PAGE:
Whereas, on the other hand, OIC talks about full solidarity with the people of Jammu and Kashmir and asks New Delhi to reverse its actions taken on 5 August 2019 (Article 370). Statements like these highlight the double standards of OIC, and point out that they are speaking for Kashmir while also keeping silent on Uighurs working under the influence of some powers. They also support China whenever there is criticism against China for its repressive policies against Uighurs (UNHRC is one such example when the US-led motion asked for a debate on human rights violations in Xinjiang).
Who are Uighur Muslims?
In China, they reside near the Xinjiang region, which is also known as ‘the new frontier’, and earlier it was part of the Russian Empire. They are a Muslim minority of the Turkish ethnic group, whose origin can be traced to Central Asia and East Asia. A significant number of Uighur Muslims also reside in Uzbekistan, Kyrgyzstan, and Kazakhstan.
It is estimated that China has detained around 1 million Uighur Muslims in detention camps, where they had forced psychological indoctrination as they had to read the ideology of the Communist Party of China and give thanks to Chinese President Xi Jinping. They had to suffer sexual abuse and other forms of torture (like forcing women to get sterilisation) if they didn’t follow the doctrinarian process.
Accompanied by a ‘Shoot at sight’ order for any individual who tries to escape the camp, there is high-level surveillance to see that they don’t get to consume any content other than what the Chinese authorities want them to see.
Satellite images suggest that the number of these camps is increasing at a rapid pace.
What explains OIC Hypocrisy on China?
Members of OIC are mainly authoritative countries and China uses this to its advantage by not interfering in their domestic politics and supporting them in protecting their sovereignty and territorial integrity (to prevent the other Arab Spring). China provides them unconditional loans without questioning them over human rights violations, rule of law, and other social factors, for example, Pakistan which is under scrutiny for its state-sponsored terrorism received a loan of $62 billion for infrastructure under China’s BRI. The Foreign Ministry of China stated it will invest over $400 billion in nearly 600 projects across the Muslim-majority countries under the BRI. Beijing, taking the course of energy diplomacy, has become the regular crude oil export destination for Saudi Arabia, Iran, Kuwait, and Oman. On the religious front, there is China Islamic Association (CIA), a government body to discuss Islamic discourse and looks after their religious activities.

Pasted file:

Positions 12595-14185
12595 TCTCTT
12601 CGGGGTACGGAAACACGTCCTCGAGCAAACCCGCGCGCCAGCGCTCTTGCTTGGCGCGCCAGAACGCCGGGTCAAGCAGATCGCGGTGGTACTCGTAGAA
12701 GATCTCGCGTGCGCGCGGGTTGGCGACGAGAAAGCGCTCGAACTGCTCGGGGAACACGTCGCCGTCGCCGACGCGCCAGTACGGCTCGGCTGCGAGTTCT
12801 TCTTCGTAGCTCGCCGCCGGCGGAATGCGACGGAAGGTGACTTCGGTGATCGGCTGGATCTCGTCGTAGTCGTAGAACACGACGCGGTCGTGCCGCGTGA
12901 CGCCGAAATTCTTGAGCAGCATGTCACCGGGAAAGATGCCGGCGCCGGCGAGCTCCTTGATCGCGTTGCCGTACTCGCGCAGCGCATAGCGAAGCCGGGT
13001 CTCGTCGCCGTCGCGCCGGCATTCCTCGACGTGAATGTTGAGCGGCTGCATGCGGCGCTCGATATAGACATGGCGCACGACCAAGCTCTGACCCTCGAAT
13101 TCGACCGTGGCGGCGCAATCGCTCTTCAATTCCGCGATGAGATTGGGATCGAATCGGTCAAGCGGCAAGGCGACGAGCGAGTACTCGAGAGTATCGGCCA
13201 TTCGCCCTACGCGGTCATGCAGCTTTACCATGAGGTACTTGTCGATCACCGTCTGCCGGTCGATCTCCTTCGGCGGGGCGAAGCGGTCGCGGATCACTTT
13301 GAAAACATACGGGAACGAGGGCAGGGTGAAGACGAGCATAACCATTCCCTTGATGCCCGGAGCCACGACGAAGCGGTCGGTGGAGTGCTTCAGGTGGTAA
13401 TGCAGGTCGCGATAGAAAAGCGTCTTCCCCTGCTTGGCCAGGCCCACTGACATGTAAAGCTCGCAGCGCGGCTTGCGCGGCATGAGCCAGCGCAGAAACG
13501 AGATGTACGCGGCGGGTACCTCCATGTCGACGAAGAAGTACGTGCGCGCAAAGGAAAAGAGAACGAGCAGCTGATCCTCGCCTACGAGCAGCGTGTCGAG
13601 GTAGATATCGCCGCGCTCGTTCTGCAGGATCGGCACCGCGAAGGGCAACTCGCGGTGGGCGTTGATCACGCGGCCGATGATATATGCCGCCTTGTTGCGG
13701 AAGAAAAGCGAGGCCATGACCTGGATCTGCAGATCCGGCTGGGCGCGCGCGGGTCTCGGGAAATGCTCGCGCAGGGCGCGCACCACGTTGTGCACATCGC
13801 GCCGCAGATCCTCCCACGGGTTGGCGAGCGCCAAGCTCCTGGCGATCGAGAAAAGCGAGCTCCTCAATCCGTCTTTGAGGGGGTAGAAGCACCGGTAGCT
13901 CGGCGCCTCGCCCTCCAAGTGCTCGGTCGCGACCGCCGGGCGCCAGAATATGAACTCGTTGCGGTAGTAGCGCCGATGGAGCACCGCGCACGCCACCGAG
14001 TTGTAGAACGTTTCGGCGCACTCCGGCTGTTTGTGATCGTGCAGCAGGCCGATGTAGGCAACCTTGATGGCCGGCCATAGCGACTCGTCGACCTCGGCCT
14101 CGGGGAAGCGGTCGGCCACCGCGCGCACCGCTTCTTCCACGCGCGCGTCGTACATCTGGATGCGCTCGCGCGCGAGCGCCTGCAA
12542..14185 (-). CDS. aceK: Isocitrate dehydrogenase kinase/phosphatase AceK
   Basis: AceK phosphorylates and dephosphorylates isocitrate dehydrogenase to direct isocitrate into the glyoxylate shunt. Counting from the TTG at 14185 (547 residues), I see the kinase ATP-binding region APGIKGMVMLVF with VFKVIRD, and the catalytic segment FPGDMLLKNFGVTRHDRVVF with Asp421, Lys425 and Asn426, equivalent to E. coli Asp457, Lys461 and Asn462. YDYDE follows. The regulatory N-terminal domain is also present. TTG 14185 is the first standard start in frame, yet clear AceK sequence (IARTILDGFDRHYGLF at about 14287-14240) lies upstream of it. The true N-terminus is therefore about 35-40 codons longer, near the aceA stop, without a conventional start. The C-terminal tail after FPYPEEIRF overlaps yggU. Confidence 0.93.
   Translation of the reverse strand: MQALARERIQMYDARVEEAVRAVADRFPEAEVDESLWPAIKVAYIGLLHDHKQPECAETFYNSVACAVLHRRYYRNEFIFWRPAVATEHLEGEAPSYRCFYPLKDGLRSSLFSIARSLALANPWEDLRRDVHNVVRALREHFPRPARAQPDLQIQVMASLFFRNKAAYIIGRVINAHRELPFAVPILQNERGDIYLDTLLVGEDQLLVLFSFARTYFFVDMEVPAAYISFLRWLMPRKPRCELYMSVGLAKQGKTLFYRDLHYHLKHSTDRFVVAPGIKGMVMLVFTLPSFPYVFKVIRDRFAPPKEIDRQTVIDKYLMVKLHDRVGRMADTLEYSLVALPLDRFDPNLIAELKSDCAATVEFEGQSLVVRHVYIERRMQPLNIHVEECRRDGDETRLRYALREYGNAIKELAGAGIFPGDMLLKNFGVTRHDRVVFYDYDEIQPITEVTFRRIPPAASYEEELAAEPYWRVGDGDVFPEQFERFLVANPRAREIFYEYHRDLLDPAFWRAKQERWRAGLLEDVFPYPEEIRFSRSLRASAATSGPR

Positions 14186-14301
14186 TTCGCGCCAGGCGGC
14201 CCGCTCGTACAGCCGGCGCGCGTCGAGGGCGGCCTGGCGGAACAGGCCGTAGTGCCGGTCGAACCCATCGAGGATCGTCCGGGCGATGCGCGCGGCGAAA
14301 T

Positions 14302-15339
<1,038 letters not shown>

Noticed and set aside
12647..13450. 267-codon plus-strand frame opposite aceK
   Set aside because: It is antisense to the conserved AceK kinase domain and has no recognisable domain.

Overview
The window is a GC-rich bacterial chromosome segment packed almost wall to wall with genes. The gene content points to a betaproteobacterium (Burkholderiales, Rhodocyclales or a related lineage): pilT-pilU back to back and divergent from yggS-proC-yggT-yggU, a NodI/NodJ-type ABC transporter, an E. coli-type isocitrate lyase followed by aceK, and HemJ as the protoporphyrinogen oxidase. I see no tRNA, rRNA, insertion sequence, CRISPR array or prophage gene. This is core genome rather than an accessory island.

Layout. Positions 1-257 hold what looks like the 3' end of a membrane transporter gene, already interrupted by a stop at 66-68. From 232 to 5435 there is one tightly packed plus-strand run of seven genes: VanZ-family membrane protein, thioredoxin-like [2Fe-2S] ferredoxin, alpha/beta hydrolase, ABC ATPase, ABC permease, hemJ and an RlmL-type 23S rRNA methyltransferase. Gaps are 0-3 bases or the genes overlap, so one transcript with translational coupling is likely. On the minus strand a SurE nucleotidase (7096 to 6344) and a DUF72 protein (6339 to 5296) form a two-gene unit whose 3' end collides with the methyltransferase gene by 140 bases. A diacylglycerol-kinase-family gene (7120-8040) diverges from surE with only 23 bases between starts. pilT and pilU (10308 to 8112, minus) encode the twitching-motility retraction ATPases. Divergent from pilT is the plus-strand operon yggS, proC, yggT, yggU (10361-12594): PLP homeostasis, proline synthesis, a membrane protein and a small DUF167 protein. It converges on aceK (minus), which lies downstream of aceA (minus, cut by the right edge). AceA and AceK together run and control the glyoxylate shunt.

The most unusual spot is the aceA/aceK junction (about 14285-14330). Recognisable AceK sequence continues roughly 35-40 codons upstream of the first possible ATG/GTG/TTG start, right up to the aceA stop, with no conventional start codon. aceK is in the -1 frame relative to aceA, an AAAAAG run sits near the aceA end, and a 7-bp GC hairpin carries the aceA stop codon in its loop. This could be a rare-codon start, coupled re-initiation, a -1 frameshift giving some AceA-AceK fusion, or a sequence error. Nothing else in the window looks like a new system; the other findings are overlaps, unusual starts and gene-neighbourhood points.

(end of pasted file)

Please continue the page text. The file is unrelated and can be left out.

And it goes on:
The Reaction of the Global Community against the Uighurs Persecution
In August 2022, a report by the Office of the UN High Commissioner for Human Rights (OHCHR) concluded that ‘serious human rights violations’ against the Uighur and ‘other predominantly Muslim communities have been committed.
The US, with other like-minded countries (including G7), has called for uniting against China and providing all assistance to the victims, and has also asked for independent investigators to be allowed access to the controversial region of Xinjiang for proper investigations as this is a ‘Crime against Humanity’.
China’s response to the report was as follows, “The so-called assessment is orchestrated and produced by the US and some western forces. It is completely illegal and null and void,” (Foreign Ministry spokesman Wang Wenbin).
Time and again, China has escaped global interrogations regarding its problematic policies and manages to somehow justify its actions and push the issues in question under the carpet. This is possible because of the upper hand China has economically, and many other privileges like the Veto power. It has so far been successful in maintaining a cordial and diplomatic relationship with a majority of countries in the world, but it is high time that it is called out for all the atrocities they subject the Uighur Muslims to, and they get justice and also end OIC hypocrisy on China.
President Joe Biden’s Conversation with the Cambodian Prime Minister Hun Sen
President Joe Biden landed in Cambodia on Saturday and supported the ASEAN nations. Before the eagerly anticipated Group of 20 summits next week in Indonesia, where Biden will meet with Xi for the first time in person since he took office, there will be a weekend of meetings in Cambodia. Before meeting with Xi, the president can engage with US allies at the ASEAN summits and the East Asia Summit on Sunday, both in Phnom Penh.